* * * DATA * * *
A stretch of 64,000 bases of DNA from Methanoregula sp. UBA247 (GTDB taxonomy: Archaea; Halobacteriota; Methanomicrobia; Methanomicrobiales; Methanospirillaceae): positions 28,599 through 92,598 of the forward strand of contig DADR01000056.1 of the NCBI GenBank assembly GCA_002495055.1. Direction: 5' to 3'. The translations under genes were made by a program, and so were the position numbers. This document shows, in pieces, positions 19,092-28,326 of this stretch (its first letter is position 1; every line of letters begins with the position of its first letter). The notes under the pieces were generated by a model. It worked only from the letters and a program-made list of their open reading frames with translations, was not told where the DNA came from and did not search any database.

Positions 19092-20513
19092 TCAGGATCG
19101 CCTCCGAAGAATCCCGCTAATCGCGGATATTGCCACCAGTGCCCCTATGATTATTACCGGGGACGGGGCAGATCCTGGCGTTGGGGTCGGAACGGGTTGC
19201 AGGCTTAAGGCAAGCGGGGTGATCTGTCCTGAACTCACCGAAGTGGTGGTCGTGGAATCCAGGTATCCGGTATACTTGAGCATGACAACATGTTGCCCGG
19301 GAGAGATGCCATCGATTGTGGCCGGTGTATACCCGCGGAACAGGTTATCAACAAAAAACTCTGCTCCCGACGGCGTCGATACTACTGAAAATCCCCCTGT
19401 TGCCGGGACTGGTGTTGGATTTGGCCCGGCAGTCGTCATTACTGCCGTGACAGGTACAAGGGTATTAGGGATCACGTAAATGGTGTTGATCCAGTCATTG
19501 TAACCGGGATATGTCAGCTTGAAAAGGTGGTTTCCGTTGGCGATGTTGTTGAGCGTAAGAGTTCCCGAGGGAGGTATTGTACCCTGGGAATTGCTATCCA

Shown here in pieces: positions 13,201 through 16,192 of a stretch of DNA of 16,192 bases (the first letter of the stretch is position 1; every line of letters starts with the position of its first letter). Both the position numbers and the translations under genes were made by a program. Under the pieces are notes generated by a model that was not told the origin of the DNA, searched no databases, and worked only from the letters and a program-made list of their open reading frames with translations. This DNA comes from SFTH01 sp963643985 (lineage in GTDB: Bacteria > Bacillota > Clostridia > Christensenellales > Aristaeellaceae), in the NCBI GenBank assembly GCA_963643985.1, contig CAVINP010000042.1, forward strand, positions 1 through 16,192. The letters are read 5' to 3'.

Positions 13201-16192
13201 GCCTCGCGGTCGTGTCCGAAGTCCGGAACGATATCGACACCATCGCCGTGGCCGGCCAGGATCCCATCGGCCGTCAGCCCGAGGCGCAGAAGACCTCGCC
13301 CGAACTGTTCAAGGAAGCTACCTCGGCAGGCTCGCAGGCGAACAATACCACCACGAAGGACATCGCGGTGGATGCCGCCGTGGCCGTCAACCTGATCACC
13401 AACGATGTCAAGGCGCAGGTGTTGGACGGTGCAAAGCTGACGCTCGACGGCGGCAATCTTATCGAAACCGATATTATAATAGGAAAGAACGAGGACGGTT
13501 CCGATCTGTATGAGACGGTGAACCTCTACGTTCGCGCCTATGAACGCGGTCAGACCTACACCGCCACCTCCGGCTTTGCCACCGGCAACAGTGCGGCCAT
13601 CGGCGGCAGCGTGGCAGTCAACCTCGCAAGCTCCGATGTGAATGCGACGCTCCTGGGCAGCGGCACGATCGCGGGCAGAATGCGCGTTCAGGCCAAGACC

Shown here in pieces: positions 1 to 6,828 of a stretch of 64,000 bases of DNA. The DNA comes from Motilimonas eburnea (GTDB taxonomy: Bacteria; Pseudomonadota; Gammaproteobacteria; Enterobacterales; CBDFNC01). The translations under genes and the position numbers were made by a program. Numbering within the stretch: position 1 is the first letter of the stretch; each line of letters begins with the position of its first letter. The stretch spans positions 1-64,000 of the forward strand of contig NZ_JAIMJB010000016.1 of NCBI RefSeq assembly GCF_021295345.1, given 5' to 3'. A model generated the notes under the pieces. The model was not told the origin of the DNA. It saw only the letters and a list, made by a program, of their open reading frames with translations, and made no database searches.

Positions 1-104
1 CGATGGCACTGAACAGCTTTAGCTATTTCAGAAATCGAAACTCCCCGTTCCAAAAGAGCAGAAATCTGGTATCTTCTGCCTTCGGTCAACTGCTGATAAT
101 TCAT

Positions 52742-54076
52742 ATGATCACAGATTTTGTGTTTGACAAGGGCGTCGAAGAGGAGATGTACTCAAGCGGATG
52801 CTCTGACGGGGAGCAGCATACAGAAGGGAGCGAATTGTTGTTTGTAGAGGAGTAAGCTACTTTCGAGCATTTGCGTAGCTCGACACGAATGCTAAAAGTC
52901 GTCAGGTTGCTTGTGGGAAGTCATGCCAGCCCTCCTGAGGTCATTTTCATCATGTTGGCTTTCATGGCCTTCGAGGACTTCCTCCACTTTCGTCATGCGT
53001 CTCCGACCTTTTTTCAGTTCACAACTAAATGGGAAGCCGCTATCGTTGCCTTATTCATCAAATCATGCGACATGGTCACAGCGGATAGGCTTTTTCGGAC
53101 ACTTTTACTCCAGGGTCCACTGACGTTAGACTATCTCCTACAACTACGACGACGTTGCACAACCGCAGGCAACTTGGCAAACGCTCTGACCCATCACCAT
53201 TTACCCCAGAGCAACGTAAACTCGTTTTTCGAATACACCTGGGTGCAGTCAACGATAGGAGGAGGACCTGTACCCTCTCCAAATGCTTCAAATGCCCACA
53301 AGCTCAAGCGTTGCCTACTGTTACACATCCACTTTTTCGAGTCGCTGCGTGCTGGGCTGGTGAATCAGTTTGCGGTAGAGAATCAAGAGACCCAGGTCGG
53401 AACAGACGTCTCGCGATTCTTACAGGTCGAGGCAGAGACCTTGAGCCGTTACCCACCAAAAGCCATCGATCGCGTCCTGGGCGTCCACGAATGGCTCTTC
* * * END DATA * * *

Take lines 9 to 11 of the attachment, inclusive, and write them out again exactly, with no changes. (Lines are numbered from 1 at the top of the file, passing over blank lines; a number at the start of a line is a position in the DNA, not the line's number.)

Shown here in pieces: positions 13,201 through 16,192 of a stretch of DNA of 16,192 bases (the first letter of the stretch is position 1; every line of letters starts with the position of its first letter). Both the position numbers and the translations under genes were made by a program. Under the pieces are notes generated by a model that was not told the origin of the DNA, searched no databases, and worked only from the letters and a program-made list of their open reading frames with translations. This DNA comes from SFTH01 sp963643985 (lineage in GTDB: Bacteria > Bacillota > Clostridia > Christensenellales > Aristaeellaceae), in the NCBI GenBank assembly GCA_963643985.1, contig CAVINP010000042.1, forward strand, positions 1 through 16,192. The letters are read 5' to 3'.

Positions 13201-16192
13201 GCCTCGCGGTCGTGTCCGAAGTCCGGAACGATATCGACACCATCGCCGTGGCCGGCCAGGATCCCATCGGCCGTCAGCCCGAGGCGCAGAAGACCTCGCC